Follow-up Answers from the Ministry of
Defence to Questions Raised at the Evidence Session on 8 November
2000 (8 January 2001)
In your letter of 16 November, you forwarded
a list of questions from the Committee, following on from the
oral evidence session on 8 November.
The replies to those questions are attached.
I apologise for the delay in providing them.
I am also enclosing the report on Territorial
Army and cadet statistics, which is provided at quarterly intervals.
The data is for the period up to 1 October 2000.
I hope this is helpful.
Q1. Please would you provide the Committee with
an up-to-date figure for the number of trained strength in the
Royal Naval Reserve?
2,018 (as at 31 October 2000). The trained strength
figure has been slowly but progressively rising for at least the
past three years. Efforts are in hand to improve the rate of increase.
Q2. Trained strength requirement for the RNR is
3,295 and the Committee has been told that it takes three to five
years to train a man. How are you managing the shortfall and what
future plans are there to overcome this situation?
The trained strength requirement of 3,295 referred
to relates to a maximum planned scale of requirement for reservists
post-SDR, (previously 2,949). Not all of these would be at immediate
notice to deploy. The trained strength requirement for small and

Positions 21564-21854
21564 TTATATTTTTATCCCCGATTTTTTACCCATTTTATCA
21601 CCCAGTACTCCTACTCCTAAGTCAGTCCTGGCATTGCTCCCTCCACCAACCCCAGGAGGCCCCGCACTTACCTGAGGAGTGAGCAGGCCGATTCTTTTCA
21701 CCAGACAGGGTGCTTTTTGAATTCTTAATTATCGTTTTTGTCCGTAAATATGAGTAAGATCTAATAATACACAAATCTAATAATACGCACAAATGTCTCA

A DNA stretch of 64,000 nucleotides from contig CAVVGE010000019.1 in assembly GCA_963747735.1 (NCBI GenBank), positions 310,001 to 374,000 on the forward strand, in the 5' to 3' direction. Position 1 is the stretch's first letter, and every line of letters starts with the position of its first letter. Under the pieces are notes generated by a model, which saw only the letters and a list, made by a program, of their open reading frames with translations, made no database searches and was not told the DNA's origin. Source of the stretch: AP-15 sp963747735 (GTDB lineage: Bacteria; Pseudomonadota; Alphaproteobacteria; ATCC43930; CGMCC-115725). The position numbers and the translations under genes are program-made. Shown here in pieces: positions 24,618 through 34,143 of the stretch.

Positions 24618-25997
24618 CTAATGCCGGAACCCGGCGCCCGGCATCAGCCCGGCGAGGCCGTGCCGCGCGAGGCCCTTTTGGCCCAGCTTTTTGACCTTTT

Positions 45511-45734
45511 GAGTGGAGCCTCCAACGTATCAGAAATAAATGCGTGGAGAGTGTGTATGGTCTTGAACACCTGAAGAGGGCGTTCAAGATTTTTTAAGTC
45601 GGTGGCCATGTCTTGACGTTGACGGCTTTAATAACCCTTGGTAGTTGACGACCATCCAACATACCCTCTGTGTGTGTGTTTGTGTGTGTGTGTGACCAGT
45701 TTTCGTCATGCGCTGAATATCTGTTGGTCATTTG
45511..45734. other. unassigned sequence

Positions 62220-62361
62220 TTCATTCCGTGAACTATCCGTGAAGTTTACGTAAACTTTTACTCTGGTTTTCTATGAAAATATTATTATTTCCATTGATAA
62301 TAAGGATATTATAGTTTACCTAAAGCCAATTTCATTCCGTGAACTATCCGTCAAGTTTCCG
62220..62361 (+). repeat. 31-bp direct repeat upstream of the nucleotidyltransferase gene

medium-size operations (the more likely scenarios) will obviously
be less, although the precise requirement for any one operation
will depend on duration as well as size and complexity. The policy
is to reduce the shortfall as quickly as possible, with special
focus on priority specialisations which it is believed are most
likely to be required (eg, medical and communications staff).
Plans to achieve this include:
A major recruiting drive to be maintained
until overall numbers are more nearly achieved (anticipated to
be in about 2004), with appropriate emphasis on high-demand specialisations.
Recruiting achievement has improved over the past two years, although
the current year started more slowly than we would have wished.
The on-going evaluation of the requirement
by the Naval Staff to better estimate numbers by specialisation,
to ensure realism. For example, SDR decisions in respect of new
Primary Casualty Receiving Ships (PCRS) have resulted in an increased
requirement for medical naval reservists.
Impressing on reservists the personal
learning advantages of their conducting as much training as their
time, and our resources, will allow. The additional funding for
RNR training, as a result of SDR, is making accelerated training
affordable and this, coupled with continued improvements in the
quality of training, is resulting in a more rapid progression